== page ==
Enemy Territory: Quake Wars
is first and foremost a multiplayer game. While there is a single-player mode, it isn't much more than the multiplayer aspects with A.I.-controlled bots rather than real people. There isn't even much of an attempt to build some sort of story around the single-player content aside from a brief intro movie that sets up humanity's first encounter with the Strogg and the following war. From here, the game dumps you into a menu where you can jump into one of the two game types.
Regardless of which mode you choose, you're doing the same thing. Playing as either the Global Defense Force (GDF) or Strogg, you join a team of eight people and take part in objective-based battles over twelve maps. The mission structure that makes up each map is the game's strongest suit, so it is a shame that it wasn't built up a little more. Each map features three tasks that must be completed before time runs out. Some maps place the GDF as the aggressor while others give the honor to the Strogg. Tasks rarely get more complicated that "Build that bridge" or "Hack this mainframe" and, truthfully, they sound more exciting than they really are (most just require you to run to a spot and hit a button), but at least they give you something more to do and build up some sort of co-op camaraderie.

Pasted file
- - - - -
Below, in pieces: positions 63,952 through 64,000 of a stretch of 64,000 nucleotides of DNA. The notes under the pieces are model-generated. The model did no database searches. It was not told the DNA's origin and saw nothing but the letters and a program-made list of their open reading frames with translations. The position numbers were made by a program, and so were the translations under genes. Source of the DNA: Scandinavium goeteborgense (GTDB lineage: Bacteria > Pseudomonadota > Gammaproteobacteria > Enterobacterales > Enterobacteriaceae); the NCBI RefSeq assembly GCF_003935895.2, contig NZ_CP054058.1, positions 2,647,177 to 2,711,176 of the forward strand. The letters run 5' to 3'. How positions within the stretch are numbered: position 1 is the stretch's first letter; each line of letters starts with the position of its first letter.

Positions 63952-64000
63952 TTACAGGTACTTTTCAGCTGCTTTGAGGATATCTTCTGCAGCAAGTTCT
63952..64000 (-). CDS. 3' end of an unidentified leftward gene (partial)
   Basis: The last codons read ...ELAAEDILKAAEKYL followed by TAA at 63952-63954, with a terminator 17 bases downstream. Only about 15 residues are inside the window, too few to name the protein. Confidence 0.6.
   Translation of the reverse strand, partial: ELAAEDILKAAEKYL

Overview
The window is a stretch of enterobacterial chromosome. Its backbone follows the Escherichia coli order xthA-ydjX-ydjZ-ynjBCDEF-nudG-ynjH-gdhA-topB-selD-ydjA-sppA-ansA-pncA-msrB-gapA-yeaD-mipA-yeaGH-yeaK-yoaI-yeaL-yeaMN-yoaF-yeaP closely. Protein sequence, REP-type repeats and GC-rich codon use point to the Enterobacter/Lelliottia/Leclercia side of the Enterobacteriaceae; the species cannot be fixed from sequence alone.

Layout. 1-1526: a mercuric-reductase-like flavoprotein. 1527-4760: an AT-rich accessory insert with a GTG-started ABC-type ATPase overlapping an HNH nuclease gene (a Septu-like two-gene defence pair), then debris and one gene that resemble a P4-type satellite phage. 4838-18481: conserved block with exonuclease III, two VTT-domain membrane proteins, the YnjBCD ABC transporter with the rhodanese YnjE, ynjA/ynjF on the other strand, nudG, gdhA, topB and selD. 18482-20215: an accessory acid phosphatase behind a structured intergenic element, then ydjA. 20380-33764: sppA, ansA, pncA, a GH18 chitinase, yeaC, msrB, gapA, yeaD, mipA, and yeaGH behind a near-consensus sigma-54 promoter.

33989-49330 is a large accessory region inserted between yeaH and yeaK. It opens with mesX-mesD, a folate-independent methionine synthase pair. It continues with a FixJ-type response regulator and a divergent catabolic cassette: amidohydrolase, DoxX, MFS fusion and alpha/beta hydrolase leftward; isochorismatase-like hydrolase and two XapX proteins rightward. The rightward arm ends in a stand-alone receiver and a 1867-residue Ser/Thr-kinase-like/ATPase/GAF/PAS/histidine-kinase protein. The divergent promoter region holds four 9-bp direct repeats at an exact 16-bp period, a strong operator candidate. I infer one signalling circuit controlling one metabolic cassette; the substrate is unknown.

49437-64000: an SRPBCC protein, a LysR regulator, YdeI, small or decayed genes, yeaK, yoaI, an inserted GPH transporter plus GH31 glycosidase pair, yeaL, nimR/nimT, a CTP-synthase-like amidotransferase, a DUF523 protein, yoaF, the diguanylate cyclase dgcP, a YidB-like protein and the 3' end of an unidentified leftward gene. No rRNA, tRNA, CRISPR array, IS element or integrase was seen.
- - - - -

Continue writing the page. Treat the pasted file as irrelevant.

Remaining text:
In fact, little emphasis is placed on personal achievement; the after-action reports highlight special commendations, though things like kill counts are absent. Quake Wars does, however, feature a ranking system and leaderboards, so players can still brag about how awesome they are. There's also an in-game ranking system that awards players with experience for completing tasks. As you hit certain experience goals, you'll earn new abilities and weapons for your current class. Unfortunately, any perks you earn are only good until the end of the match, which is a major downer since it is rare that you'll be able to use some of the higher-ranked skills in a normal match anyway.